Labour won’t hold EU referendum before 2020
A future Labour government would only hold a referendum on Britain's membership of the European Union before 2020 if more powers were transferred to Brussels, party leader Ed Miliband will say today (12 March).
Prime Minister David Cameron has promised to try to reach a new settlement with the EU before holding an in/out referendum by the end of 2017, provided he wins the May 2015 election (see background).
But Miliband's calibrated referendum pledge means that if the opposition Labour wins power in 2015, or if it has to share power with the Liberal Democrats, there would be little prospect of a vote on Britain's EU membership this decade.
"I am announcing that the next Labour government will legislate for a new lock: there would be no transfer of powers from the UK to the EU without a referendum on our continued membership of the EU," Miliband wrote in Tuesday's Financial Times.
"There are no current proposals - from either the EU or any member state - for a further transfer of powers from Britain," he said. "It is unlikely there will be any such proposals in the next parliament."
By offering the prospect of a distant referendum, Miliband is trying to weaken Cameron's charge that Labour is afraid of giving British voters the chance to have their say on Europe, and also to underscore the risks of Cameron's strategy, which some investors fear could allow Britain to slip out of the EU.
Miliband, whose party currently leads in opinion polls, said Cameron's "arbitrary" timetable for an EU vote would distract from dealing with Britain's economic challenges, and that Cameron had no support in European capitals for his renegotiation.
Under pressure from eurosceptics in his Conservative party, and the anti-EU UK Independence Party, Cameron says that Britain can reshape its EU ties, though he has so far garnered only limited backing for his plans among fellow leaders.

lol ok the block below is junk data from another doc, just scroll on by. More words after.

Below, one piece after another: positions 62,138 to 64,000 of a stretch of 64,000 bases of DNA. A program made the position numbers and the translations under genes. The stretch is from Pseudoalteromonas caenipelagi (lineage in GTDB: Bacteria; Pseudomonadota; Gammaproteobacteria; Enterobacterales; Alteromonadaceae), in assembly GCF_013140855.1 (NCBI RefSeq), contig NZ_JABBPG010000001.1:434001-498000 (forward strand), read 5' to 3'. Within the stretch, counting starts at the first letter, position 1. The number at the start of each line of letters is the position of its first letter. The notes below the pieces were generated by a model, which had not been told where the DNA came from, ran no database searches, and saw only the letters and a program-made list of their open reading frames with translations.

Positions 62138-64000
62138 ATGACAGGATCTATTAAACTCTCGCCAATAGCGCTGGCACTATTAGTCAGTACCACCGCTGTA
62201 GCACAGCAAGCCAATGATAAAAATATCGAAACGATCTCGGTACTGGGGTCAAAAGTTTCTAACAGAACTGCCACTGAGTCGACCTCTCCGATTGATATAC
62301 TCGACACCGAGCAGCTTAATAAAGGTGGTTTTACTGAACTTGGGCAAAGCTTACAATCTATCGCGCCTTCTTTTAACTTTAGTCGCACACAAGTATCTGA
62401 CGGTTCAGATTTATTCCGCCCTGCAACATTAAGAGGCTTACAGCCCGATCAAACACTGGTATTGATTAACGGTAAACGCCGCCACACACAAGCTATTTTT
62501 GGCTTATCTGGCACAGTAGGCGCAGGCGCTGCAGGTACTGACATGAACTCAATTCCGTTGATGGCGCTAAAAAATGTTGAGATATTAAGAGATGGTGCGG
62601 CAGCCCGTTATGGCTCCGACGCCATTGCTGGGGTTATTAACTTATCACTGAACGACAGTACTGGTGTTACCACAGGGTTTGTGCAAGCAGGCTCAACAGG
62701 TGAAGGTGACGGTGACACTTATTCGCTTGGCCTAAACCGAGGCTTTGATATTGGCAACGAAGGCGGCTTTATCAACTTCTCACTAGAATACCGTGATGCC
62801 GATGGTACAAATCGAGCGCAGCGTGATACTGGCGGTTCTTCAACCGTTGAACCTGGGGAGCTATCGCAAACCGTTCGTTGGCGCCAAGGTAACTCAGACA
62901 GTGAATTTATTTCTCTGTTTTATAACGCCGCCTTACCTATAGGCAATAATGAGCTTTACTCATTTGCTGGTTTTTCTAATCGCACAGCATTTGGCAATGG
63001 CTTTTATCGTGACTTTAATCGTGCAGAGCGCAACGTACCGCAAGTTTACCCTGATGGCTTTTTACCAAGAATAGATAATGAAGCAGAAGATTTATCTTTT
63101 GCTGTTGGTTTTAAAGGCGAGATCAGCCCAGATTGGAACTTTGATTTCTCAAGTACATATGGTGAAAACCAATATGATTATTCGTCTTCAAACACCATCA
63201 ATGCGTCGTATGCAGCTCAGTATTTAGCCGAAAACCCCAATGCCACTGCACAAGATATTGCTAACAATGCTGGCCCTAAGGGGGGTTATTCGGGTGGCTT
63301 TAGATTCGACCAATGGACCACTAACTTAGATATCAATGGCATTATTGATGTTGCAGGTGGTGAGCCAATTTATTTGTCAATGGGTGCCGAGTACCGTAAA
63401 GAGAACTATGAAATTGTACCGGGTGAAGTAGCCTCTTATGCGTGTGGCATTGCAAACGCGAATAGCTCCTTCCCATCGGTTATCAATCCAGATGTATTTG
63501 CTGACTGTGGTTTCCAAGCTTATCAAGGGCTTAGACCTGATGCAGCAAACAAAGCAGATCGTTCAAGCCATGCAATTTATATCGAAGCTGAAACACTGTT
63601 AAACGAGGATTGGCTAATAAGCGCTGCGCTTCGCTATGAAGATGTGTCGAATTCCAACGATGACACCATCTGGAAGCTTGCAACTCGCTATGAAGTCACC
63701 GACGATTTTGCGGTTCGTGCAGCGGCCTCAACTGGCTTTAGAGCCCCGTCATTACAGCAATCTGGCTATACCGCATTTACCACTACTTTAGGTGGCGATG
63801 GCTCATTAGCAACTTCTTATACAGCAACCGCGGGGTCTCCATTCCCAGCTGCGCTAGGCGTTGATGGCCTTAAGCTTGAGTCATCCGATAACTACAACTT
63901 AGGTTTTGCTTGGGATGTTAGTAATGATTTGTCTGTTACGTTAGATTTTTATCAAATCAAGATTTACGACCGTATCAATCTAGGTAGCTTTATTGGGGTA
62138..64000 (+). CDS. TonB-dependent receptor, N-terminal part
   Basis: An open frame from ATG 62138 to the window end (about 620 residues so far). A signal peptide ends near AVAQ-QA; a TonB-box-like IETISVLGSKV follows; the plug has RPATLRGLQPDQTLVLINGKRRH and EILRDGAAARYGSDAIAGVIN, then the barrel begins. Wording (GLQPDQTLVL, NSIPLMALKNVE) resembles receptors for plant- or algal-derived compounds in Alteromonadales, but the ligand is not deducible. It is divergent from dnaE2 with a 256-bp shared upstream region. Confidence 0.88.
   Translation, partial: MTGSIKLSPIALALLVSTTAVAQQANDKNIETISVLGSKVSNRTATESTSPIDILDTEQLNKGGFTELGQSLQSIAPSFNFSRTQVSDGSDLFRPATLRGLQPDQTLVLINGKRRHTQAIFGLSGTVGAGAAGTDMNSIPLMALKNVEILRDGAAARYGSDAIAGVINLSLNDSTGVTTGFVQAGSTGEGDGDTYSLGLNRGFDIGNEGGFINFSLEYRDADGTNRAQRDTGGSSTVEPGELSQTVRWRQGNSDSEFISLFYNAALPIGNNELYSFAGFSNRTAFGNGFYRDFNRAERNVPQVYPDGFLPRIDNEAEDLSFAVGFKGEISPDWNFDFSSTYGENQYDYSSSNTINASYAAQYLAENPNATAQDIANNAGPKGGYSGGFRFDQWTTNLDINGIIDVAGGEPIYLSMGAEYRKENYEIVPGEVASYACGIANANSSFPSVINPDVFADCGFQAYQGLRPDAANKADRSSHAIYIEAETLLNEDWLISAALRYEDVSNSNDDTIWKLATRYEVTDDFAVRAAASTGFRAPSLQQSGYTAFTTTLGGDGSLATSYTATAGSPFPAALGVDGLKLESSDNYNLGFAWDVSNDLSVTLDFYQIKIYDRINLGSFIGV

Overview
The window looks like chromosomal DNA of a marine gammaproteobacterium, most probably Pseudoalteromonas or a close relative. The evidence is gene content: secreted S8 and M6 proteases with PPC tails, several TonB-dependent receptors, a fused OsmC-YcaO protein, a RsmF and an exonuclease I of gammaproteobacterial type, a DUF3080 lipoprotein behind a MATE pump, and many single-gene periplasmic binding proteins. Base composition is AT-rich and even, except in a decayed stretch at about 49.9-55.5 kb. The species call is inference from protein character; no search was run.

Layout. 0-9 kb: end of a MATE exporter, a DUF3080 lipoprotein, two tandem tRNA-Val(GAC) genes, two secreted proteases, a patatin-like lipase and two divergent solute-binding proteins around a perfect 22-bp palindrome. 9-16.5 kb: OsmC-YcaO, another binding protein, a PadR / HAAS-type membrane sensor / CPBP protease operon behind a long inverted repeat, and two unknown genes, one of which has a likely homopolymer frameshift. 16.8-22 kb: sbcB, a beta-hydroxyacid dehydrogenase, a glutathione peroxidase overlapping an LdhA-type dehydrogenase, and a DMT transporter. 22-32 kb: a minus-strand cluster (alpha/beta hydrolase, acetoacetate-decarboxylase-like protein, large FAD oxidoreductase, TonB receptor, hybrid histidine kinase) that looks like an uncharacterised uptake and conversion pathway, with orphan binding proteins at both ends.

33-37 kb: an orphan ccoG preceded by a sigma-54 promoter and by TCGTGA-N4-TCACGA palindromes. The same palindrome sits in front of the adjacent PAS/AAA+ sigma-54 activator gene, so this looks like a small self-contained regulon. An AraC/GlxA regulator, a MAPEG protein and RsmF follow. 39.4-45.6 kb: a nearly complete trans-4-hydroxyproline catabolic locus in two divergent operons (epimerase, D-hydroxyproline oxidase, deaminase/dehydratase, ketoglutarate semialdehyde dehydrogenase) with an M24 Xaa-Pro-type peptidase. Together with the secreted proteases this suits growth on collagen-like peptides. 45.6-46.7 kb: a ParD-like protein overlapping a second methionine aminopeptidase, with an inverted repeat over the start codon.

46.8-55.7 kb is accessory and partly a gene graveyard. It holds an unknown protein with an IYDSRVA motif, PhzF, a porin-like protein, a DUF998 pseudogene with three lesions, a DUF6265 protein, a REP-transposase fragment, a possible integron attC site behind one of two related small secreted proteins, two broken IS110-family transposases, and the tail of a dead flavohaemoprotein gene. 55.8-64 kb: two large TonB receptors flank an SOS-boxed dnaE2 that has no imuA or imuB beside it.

In his op-ed, Miliband warned that the Conservatives' "damaging obsession" with Europe was spooking businesses, while Labour wanted to work for reform from within the 28-member bloc.
"Britain's future lies in the EU," Miliband stated.
Maidan as a symbol of EU attractiveness
Miliband used the waving of Europe's azure-and-golden-starred-flag by some Ukrainian protesters in Kyiv to argue that voters should not forget the European Union symbolised peace and prosperity after centuries of European strife.
But the 44-year-old Labour leader also cautioned that the EU's reputation was at a low ebb. Miliband said EU leaders should do more to build a better economy and address voter anxiety over immigration.
"If Britain's future in Europe is to be secured, Europe needs to work better for Britain," he wrote in the FT article. "Britain needs to work more effectively for change within the EU."
"Europe should also do more to address anxieties about immigration," Miliband said, adding that there was considerable voter concern that "the EU is intent on an inexorable drive to an ever closer union."
Opinion polls show about 40% of British voters want to stay in the EU while about the same proportion want to leave, though polls also show widespread hostility to immigration and dissatisfaction with established political parties.
Miliband said that a Labour government would find it considerably easier to achieve reform inside the EU without having to attempt to convince 27 other EU member states to rewrite a European treaty.
He said German Chancellor Angela Merkel, the EU's most powerful leader, had refused to support Cameron's plans for fundamental European reform during a visit to London last month.
Merkel, who has said that she wants Britain to stay in the EU, does favour some EU treaty change. But she sees treaty change as much more limited in scope than Cameron and as a way of deepening euro zone integration.
"She explained that he needs unanimous backing to get a new treaty. It is clear he has none," Miliband said.
A potential British exit from the European Union came to the top of the political agenda in January 2013, when Prime Minister David Cameron said that Britain must use the upheaval created by the eurozone crisis to forge a new relationship with the European Union.
Britain has negotiated a number of opt-outs from key EU policy areas since its accession in 1973. The country is not part of the eurozone and has not signed the free-border Schengen Treaty and does not want to abide by a number of EU police and judicial cooperation rules.
- 22-25 May 2014: European elections
- 18 Sept. 2014: Scottish independence referendum
- May 2015: UK to hold general election
- 2017: EU membership referendum proposed by David Cameron